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Canadians Should Not Compensate Telecoms for Picking Huawei Gear: Conservatives

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According to The National Post, Conservatives are imploring the Liberal government not to spend taxpayer money to subsidize Canadian telecoms, in the event they have to replace Huawei network equipment, should the latter be banned over security concerns.

“We ask that your government categorically reject requests for compensation from Canada’s large telecommunications companies,” Conservative Public Safety critic Raquel Dancho said in a letter sent Friday to Public Safety Minister Marco Mendocino and Innovation Minister François-Philippe Champagne.

According to reports from earlier this week, several telecom companies have already approached the federal government to talk about “compensation” should the Liberals decide to ban Huawei equipment in 5G networks.

Dancho’s letter noted that Canadians already “pay some of the highest monthly fees for cellphone service in the world” and said the Canadian public “should not be forced to subsidize the private business decisions of some of Canada’s most profitable companies.”

Jagmeet Singh, leader of Canada’s New Democratic Party, also cited Canadians’ high wireless and internet bills earlier this week and said he is “very loath to talk about compensating companies that have exploited Canadians for so long.”

The Liberal government put Huawei’s potential participation in Canada’s 5G networks under review back in 2018, but a final decision on the matter has been delayed for over two years. Champagne and Prime Minister Justin Trudeau have said a decision should be expected in a matter of weeks.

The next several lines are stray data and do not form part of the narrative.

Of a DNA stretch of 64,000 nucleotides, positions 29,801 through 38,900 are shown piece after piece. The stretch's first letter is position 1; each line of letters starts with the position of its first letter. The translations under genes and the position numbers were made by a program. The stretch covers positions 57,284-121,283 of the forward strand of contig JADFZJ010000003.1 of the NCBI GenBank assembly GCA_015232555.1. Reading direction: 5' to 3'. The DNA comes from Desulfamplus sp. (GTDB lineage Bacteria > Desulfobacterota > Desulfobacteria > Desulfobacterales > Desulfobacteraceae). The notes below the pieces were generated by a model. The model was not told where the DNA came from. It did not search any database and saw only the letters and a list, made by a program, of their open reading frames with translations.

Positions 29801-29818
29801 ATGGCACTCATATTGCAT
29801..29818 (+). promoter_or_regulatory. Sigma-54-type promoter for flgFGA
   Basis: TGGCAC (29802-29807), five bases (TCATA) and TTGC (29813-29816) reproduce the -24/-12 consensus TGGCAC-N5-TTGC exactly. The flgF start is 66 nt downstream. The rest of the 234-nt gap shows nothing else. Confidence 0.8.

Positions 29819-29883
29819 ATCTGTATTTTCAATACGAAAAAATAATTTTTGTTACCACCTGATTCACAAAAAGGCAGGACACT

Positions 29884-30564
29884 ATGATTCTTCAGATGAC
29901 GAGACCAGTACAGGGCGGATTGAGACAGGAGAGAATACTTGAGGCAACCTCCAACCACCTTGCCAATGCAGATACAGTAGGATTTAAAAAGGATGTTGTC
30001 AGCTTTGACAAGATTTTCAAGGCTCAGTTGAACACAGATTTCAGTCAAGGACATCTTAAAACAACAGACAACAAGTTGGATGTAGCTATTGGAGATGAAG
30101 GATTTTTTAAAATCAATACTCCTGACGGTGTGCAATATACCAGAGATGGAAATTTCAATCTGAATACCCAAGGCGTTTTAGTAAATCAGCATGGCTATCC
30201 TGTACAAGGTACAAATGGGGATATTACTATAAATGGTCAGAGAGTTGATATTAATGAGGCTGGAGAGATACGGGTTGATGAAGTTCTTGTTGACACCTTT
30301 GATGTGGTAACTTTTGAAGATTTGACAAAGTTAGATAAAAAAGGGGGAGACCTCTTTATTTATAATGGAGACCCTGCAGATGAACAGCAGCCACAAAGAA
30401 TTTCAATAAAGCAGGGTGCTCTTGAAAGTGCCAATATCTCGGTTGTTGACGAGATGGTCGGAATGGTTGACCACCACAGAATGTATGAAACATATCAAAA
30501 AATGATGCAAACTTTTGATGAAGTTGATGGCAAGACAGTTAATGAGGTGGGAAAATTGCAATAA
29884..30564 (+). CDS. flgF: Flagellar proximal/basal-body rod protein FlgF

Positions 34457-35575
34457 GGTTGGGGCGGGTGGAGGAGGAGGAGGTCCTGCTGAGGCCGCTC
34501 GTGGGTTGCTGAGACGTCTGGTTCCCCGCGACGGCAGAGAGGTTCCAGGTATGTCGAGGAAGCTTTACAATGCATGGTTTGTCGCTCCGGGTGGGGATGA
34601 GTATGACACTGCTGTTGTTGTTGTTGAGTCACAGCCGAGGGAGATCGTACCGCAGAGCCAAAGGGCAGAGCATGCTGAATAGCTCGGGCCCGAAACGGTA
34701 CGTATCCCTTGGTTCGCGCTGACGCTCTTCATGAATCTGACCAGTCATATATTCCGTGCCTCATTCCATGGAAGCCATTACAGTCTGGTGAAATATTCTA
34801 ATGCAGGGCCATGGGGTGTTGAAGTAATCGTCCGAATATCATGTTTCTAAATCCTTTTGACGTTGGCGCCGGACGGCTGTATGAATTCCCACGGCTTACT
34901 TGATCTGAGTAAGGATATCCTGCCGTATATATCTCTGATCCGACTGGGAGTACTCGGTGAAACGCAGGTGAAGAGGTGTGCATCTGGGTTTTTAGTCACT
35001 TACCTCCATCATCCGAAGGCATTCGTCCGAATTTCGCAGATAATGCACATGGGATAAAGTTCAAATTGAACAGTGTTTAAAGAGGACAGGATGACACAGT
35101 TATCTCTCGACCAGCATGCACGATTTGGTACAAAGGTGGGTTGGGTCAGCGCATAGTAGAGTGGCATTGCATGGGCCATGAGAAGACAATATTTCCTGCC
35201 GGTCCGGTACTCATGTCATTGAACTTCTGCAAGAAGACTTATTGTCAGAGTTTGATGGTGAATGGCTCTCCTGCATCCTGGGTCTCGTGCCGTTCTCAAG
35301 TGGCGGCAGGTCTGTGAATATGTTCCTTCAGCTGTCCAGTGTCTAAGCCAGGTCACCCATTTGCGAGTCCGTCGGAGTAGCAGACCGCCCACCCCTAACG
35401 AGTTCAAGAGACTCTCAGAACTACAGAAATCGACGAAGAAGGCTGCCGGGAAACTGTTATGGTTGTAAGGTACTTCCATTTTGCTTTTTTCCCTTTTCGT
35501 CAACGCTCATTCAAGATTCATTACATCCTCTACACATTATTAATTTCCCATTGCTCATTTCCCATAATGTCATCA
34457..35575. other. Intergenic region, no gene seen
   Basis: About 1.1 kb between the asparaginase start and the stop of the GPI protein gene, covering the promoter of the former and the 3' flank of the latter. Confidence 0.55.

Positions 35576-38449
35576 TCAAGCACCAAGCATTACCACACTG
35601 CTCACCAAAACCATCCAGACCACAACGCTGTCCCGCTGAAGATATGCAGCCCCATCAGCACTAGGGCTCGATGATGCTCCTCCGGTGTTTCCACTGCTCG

With all of Canada’s Five Eyes allies having either banned or restricted Huawei equipment in next-generation networks, it is likely the federal government will lean towards barring or at least limiting Huawei’s participation as well.

While the Liberals contemplated banning Huawei equipment, Canada’s telecoms all agreed that they would turn to non-Huawei vendors to build out their 5G networks.

Compensation for telecom companies will only become an issue if the circumstances of the federal ban call for the replacement of Huawei equipment that is currently in use.

The bulk of Huawei equipment is deployed in “non-standalone” 5G networks, which are built on top of older 4G networks. Bell’s and Telus’ 4G networks use Huawei equipment, replacing which could cost each company hundreds of millions. Early estimates put replacement costs for Telus at a whopping $1 billion.

Huawei Vice President of Corporate Affairs Alykhan Velshi revealed the company has sold over $700 million worth of network gear to Canadian telcos since 2018, even though the threat of a ban was on the table.

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